Harmony, September 1997. Hardcover. Item #271950
190 pages. Later printing. Near fine in a near fine dust jacket.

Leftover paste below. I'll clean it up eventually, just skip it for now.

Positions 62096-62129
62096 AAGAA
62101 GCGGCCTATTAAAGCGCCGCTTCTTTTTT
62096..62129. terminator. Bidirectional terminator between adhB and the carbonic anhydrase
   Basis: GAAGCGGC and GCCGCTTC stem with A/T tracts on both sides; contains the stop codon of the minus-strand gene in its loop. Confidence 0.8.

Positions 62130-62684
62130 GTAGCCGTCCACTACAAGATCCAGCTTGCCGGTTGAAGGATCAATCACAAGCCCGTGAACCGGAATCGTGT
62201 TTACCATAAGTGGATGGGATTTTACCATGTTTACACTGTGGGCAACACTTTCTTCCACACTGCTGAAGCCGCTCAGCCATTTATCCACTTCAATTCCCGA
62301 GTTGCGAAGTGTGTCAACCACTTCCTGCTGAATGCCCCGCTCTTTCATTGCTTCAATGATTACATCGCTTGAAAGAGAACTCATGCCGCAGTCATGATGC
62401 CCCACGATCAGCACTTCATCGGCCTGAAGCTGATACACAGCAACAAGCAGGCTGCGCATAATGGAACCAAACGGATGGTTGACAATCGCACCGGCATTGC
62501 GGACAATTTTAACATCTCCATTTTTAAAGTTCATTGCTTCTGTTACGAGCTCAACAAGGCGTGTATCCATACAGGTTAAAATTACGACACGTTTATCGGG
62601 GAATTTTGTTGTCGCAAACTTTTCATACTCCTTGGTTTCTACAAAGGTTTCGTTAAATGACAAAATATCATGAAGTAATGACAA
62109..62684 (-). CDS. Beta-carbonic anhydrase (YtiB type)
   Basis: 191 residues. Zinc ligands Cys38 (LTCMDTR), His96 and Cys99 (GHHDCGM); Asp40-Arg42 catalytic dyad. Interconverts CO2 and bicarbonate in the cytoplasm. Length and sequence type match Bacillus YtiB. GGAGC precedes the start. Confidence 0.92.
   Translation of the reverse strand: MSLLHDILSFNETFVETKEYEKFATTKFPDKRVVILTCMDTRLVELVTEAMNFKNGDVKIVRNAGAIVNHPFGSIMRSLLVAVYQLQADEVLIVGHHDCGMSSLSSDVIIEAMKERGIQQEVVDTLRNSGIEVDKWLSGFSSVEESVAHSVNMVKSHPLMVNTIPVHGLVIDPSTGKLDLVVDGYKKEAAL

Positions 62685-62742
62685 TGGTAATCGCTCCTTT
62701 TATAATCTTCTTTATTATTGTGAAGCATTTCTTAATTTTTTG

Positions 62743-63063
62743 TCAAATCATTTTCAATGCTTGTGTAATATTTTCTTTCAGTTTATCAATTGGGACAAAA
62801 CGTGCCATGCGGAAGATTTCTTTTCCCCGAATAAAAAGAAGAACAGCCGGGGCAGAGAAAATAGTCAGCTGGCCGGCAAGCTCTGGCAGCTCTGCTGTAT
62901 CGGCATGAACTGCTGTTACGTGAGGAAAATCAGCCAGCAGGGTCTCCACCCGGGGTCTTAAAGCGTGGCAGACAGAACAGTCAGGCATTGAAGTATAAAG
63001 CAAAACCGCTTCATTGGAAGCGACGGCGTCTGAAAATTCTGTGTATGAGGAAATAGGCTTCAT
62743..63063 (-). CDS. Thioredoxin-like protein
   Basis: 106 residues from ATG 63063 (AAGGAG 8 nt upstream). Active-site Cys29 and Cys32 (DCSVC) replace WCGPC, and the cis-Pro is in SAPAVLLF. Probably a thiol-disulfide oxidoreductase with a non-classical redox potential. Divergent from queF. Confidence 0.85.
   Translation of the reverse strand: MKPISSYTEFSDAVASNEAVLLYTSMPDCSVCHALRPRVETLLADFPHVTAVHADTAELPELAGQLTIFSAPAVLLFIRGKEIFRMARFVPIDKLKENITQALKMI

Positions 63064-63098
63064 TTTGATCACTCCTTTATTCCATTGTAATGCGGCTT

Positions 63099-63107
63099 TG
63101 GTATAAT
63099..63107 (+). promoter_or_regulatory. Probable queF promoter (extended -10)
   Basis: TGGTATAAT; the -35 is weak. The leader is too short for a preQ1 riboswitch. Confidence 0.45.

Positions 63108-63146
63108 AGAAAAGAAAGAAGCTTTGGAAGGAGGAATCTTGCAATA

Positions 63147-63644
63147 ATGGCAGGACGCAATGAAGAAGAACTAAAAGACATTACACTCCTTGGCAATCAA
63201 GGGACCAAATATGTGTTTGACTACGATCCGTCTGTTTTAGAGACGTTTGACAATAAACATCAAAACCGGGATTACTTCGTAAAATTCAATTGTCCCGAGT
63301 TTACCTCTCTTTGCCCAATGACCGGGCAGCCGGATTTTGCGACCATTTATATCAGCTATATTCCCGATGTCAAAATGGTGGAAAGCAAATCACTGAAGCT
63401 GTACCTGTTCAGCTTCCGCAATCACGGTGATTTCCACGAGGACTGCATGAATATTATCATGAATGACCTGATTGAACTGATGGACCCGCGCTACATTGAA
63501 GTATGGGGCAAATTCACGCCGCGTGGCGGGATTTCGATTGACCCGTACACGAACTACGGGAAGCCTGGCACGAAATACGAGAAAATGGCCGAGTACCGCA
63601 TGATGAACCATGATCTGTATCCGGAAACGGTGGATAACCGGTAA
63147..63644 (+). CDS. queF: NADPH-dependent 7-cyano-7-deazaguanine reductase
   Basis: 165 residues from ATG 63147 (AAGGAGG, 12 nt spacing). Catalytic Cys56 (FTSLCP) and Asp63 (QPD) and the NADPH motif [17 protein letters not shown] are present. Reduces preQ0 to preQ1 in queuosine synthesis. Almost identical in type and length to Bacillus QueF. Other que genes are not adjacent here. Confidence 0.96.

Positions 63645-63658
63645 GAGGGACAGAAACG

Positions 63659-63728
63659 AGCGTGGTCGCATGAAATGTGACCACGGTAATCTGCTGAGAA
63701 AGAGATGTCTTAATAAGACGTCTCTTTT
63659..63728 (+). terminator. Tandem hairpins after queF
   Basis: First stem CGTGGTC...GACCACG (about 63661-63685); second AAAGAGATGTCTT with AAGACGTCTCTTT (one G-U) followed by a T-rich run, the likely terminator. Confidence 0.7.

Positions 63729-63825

In 1950 at age eight, prompted by an issue of Life magazine marking the century's midpoint, Stephen Jay Gould started thinking about the approaching turn of the millennium. In this beautiful inquiry into time and its milestones, he shares his interest and insights with his readers. Refreshingly reasoned, erudite, and absorbing, the book asks and answers the three major questions that define the approaching calendrical event. First, what exactly is this concept of a millennium and how has its meaning shifted? How did the name for a future thousand-year reign of Christ on earth get transferred to the passage of a secular period of a thousand years in current human history? When does the new millennium begin: January 1, 2000, or January 1, 2001? (Although seemingly trivial, the debate over this issue tells an intriguing story about the cultural history of the twentieth century.) Finally, why must our calendars be so complex, leading to our search for arbitrary regularity, including a fascination with millennia?